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10 places available for Hidden Histories Symposium, 17 September 2011, UCL

By Sarah Davenport, on 6 September 2011

On Saturday 17 September,  HIDDEN HISTORIES: SYMPOSIUM ON METHODOLOGIES FOR THE HISTORY OF COMPUTING IN THE HUMANITIES c.1949-1980, will talke place in UCL, sponsored by HKFZ and UCLDH.  Presentations include, in the following running order:

  • Opening Keynote: Beyond chronology and profession: discovering how to write a history of the Digital Humanities, Willard McCarty, Department of Digital Humanities, King’s College London; Centre for Cultural Research, University of Western Sydney.
  • Knowledge Spaces and Digital Humanities, Claudine Moulin, Universitaet Trier, Germany
  • Unwriting the history of Humanities Computing, Edward Vanhoutte, Royal Academy of Dutch Language and Literature – Ghent, Belgium
  • Crowd sourcing: beyond the traditional boundaries of academic history, Melissa Terras, Dept. Information Studies, UCL
  • Different stories to be lived and told: recovering Lehmann James Oppenheimer (1868-1916) for the narrative of the Irish Arts & Crafts movement (1894-1925), James G.R. Cronin, School of History & Centre for Adult Continuing Education, University College Cork, Ireland.
  • Oral History and acts of recovery: humanizing history?, Andrew Flinn, Dept. Information Studies, UCL
  • Lost origins of Information Science, Vanda Broughton, Dept. Information Studies, UCL
  • Plus ça change: a historical perspective on the institutional context of Digital Humanities,  Claire Warwick, Dept. Information Studies, UCL
  • (Virtual presentation) DH pioneers and progeny: some reflections on generational accomplishment and engagement in the Digital Humanities, Ray Siemens, Faculty of Humanities, University of Victoria
  • Closing Keynote Data vs. Text: forty years of confrontation, Lou Burnard, Oxford University Computing Services (Emeritus)
  • Discussion: towards an oral history of Computing in the Humanities, Chaired by Anne Welsh and Julianne Nyhan, Dept. Information Studies, UCL

Thanks to funding from UCLDH and HKFZ, we are now able to invite approximately 10 extra participants, waive their cover fee, provide them with a light lunch and invitation to our evening reception (beginning at c.18:00 on Saturday 17 September). Please contact Julianne Nyhan and Anne Welsh directly if you are interested in attending: places will be allocated on a ‘first-come, first-served’ basis. Unfortunately places are otherwise by invitation only but podcasts / videos of some presentations will be posted online after the event.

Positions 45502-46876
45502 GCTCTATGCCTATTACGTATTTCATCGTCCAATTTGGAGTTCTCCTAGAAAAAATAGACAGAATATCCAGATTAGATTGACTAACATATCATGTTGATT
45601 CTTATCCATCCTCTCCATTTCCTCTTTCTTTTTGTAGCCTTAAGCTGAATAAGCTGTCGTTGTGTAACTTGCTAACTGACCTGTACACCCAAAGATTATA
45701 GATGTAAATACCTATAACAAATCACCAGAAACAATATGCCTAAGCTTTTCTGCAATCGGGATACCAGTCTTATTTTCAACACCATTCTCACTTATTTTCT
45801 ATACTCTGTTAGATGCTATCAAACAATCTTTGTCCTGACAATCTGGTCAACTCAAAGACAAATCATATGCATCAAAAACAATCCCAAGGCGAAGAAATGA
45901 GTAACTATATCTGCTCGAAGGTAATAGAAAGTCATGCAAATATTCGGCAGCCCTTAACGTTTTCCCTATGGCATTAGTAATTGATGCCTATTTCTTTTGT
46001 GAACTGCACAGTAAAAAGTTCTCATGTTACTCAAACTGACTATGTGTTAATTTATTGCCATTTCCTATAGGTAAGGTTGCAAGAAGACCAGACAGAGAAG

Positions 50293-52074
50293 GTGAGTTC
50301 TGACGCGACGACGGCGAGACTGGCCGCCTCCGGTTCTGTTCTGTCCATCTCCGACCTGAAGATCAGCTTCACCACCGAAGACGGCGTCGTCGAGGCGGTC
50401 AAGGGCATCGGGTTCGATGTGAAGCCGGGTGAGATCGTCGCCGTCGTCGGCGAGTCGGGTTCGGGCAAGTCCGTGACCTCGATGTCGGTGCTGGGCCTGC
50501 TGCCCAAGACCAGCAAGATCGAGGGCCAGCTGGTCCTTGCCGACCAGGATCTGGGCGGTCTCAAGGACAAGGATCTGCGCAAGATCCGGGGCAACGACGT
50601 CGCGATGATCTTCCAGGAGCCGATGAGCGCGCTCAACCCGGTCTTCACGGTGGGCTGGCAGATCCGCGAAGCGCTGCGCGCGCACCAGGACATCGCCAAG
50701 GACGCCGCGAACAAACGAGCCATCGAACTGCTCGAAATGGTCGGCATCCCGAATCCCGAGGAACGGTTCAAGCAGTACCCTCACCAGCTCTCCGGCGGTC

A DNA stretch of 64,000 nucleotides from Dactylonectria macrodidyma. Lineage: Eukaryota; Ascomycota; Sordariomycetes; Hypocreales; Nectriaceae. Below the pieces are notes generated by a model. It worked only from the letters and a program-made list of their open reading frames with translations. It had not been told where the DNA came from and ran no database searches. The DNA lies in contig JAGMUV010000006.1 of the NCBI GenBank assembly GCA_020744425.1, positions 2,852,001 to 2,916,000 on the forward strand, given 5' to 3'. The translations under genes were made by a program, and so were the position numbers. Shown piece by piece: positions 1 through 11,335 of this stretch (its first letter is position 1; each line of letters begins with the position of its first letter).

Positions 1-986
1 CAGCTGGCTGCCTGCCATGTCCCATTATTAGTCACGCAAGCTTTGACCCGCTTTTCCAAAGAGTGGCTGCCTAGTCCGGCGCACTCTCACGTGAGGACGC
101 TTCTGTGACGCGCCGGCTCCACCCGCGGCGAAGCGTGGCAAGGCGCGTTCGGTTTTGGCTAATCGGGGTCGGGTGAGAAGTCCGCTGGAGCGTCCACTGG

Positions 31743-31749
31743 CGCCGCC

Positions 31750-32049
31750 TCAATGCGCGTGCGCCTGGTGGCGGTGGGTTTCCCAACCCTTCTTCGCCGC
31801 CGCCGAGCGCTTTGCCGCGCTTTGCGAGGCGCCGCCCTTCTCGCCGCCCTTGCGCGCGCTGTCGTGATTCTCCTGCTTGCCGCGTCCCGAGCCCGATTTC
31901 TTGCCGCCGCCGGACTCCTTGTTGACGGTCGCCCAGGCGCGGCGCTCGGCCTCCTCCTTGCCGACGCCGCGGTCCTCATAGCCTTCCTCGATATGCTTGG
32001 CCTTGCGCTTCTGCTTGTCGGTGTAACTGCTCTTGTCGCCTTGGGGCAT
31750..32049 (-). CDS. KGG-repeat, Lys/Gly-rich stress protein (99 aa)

DH's Hidden Histories

By Claire L H Warwick, on 11 February 2011

We are delighted to report that Julianne Nyhan and Anne Welsh, of UCL Information Studies and UCLDH have been awarded funding from the University of Trier’s Historisch-Kulturwissenschaftliche Forschungszentrum (HKFZ) for a project entitled ‘Digital Humanities as Wissensraum: uncovering hidden histories (c. 1949-1980)’.

The application of computing to the Humanities is not new and can be traced back to at least 1949, when Fr Roberto Busa began researching the creation of an index variorum of some 11 million words of medieval Latin in the works of St Thomas Aquinas and related authors. Notes and contributions towards a history of the computer in the humanities have appeared in recent years; however, our understanding of such developments remains incomplete and largely unwritten.

Anne and Julianne will gather and make available sources to enable the social, intellectual and cultural conditions that shaped the early take up of computing in the humanities to be investigated. The project will draw on an interdisciplinary method bundle from oral history, digital humanities and historical-cultural studies. With the aim of capturing memories, observations and insights that are rarely recorded in the scholarly literature of the field they intend to carry out interviews with ‘pioneer’ or ‘early adopter’ scholars and practitioners from c. 1949 until 1980 (that is, from main frame computing to the coming of the personal computer).

An international symposium in summer 2011 will address all aspects of the project’s methodology as well as bring together a small group of ‘early adopter’ scholars to discuss and record the early days of DH. This will be followed by online and print publications to support future research into the topic.

This should be a great initiative and we at UCLDH are very much looking forward to taking part in it. Watch this space for announcements of the project’s website, Advisory Board and the symposium.

Recording the Living World ISKO UK event

By Claire S Ross, on 17 March 2010

ISKO UK in cooperation with the UCL Department for Information Studies are holding the first event of 2010.

Three invited speakers will discuss projects undertaken by the Natural History Museum, liberating data about all living species to the public as well as to scientists.  Organizing information and collections for the living world.    Further details of the programme and registration can be found at: http://www.iskouk.org/living_world_mar2010.htm

It’s £5.00 to include refreshments, and wine and nibbles after, but is free to all students and to UCL staff.